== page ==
Nevertheless, the urge for a conspiratory organization with unlimited dictatorial power for the leader and blind obedience of the members continues to manifest itself wherever the organization must be a secret one, where the masses do not as yet possess their own movement and where the political organization is regarded not as a means of educating the proletariat to independence but as a means of obtaining political power at one stroke. Not the class struggle but the “putch«, the coup d’etat, is thus brought into the foreground of interest, and together with this a form of militarist thinking is carried into the party organization, the kind of thinking which, relies upon victory in civil war rather than upon intellectual and economic elevation of the masses. The latter are regarded as mere cannon fodder, whose utilization can be made all the easier the more obedient they are to any command, without independent thought and will of their own.

The Social-Democracy of Russia was organized democratically, in accordance with Marxian principles. But Lenin soon discovered that this was a mistake. He began to demand ever greater powers for the central organ of the party and increasingly circumscribed powers for the membership.

Axelrod, Vera Sassulitch, Potresov, Martov and, later, Plekhanov opposed him. Even Rosa Luxemburg, who was more inclined to aide with him in other matters, expressed misgivings on the score of dictatorship which Lenin sought to introduce in the party.

In his brochure One Step Forward, Two Steps Backward (1904), Lenin went so far as to assert:

Bureaucratism against democracy – that must be the organization principle of the revolutionary Social Democracy against the organization principle of the opportunists. (p.51)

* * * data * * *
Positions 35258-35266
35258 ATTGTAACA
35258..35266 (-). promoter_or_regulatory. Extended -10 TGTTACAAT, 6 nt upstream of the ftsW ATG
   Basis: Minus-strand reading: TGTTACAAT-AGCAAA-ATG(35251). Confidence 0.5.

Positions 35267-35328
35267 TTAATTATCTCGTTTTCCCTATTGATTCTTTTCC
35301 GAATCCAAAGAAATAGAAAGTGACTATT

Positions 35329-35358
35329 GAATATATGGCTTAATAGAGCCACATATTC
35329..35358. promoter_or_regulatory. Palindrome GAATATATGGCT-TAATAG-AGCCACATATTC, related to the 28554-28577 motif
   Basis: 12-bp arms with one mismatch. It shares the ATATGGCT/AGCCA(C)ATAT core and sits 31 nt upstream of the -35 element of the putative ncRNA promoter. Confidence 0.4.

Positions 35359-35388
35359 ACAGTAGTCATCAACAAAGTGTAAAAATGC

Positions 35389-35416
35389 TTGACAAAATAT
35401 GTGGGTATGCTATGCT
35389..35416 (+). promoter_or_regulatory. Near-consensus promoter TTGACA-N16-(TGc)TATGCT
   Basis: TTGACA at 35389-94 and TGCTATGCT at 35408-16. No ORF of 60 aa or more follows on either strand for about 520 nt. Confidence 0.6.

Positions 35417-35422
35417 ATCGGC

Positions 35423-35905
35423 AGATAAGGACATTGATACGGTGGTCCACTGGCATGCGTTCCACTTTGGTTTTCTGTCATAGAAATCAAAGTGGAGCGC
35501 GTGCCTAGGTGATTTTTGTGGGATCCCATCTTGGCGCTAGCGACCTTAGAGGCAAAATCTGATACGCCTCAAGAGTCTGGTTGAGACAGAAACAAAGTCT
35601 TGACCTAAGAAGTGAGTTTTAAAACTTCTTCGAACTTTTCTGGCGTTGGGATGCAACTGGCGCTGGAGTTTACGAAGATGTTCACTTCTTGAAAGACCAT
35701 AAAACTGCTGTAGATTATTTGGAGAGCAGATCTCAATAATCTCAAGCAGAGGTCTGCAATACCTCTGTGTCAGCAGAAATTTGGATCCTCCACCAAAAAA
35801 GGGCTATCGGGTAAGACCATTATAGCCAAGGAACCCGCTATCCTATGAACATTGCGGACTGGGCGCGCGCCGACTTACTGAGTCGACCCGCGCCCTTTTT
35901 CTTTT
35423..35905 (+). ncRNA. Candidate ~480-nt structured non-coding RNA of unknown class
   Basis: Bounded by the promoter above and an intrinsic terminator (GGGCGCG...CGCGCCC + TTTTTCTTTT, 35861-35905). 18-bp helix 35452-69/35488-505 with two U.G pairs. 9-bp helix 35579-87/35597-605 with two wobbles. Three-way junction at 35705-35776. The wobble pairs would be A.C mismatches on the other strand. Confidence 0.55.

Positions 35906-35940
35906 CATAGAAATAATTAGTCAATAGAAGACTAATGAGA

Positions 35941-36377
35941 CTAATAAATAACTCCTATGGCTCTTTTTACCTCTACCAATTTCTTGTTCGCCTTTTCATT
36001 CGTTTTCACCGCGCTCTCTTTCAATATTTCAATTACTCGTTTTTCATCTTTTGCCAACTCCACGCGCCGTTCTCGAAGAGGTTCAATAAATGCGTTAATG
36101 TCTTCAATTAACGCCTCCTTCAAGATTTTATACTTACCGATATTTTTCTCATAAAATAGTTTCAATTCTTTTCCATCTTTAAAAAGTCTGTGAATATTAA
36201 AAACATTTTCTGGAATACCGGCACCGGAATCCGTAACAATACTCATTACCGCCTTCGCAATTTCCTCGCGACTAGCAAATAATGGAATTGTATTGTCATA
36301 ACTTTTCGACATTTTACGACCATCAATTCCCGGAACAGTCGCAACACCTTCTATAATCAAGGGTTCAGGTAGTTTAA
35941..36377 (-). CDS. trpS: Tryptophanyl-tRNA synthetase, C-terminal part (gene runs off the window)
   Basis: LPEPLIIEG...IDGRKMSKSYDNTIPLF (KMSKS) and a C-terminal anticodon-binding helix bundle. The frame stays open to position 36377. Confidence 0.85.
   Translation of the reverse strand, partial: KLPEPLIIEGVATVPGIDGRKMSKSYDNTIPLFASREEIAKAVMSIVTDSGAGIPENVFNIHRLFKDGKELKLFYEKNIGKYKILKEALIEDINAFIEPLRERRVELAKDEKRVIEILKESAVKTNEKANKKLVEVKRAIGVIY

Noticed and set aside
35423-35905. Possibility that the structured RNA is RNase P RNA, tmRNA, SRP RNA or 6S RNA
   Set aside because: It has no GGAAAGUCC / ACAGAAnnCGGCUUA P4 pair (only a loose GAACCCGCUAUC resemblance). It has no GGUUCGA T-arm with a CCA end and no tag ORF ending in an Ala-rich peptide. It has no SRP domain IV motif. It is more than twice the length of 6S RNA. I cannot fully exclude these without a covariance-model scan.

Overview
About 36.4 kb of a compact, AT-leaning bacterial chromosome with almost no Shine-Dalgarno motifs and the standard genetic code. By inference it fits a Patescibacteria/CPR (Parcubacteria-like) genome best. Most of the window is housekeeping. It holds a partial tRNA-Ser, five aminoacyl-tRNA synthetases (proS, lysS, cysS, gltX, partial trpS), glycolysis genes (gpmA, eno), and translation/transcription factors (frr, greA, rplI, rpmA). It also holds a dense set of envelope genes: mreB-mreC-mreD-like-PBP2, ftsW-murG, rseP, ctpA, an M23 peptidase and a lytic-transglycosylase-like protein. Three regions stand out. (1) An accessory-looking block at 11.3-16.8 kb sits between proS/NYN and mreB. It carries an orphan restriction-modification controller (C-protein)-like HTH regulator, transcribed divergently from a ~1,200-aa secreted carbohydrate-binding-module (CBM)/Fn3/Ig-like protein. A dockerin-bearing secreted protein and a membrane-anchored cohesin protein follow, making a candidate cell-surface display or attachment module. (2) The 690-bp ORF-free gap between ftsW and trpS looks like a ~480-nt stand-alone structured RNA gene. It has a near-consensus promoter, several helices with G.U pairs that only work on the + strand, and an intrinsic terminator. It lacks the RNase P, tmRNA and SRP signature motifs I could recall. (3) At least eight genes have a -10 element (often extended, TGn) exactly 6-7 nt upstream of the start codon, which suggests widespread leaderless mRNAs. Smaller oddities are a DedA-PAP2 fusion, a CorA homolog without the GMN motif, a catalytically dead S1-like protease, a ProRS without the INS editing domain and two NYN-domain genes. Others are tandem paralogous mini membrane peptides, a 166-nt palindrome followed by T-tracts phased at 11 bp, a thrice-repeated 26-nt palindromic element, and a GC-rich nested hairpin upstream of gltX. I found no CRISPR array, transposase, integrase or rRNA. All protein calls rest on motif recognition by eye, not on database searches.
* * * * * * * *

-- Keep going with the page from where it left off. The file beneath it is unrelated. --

I take the following from a criticism of Lenin by Rosa Luxemburg in Die Neue Zeit (XXII. 2). She declared:

The establishment of centralization in the Social-Democracy on the basis of blind obedience, to the very smallest detail, to a central authority, in all matters of party organization and activity; a central authority which does all the thinking, attends to everything and decides everything; a central authority isolating the center of the party from the surrounding revolutionary milieu – as demanded by Lenin – appears to us as an attempt to transfer mechanically the organization principle of Blanquist conspiratory workmen’s circles to the Social-Democratic mass movement. (pp.488, 489).

Lenin’s ideas are calculated principally to promote control of party activity and not its development, to foster the limitation rather than the growth, the strangulation rather than the solidarity and expansion of the movement. (p.492).

That was how Rosa Luxemburg characterized Leninism from its very beginning. No wonder she is today in Stalin’s Index of counter-revolutionists.

The domination over the labor movement of a conspiratory organization of professional revolutionists led by a dictator, as sought by Lenin, may become an excellent instrument for seizing power over the movement. This is possible, however, only under certain conditions, among an extremely backward proletariat devoid of all sense of independence. Proletarians accustomed to think and act for themselves will not permit themselves to be so imposed upon. Among a backward proletariat it is quite possible, however, for the dictatorship of an outstanding personality to assert itself as a means of attaining personal power.

On the other hand, such dictatorship fails completely as a means of developing the power and ability of the workers for self-emancipation and self-government. Already in 1904, Ross Luxemburg discovered that all that dictatorship in the party could accomplish was to stem and stifle the intellectual development of the workers. Yet, it is precisely in the early stages of the proletarian movement, in which alone a voluntary recognition of the dictatorship of any of its leaders is possible, that the education of the proletarian to independent thinking and action is far more important than the winning of power by the leaders.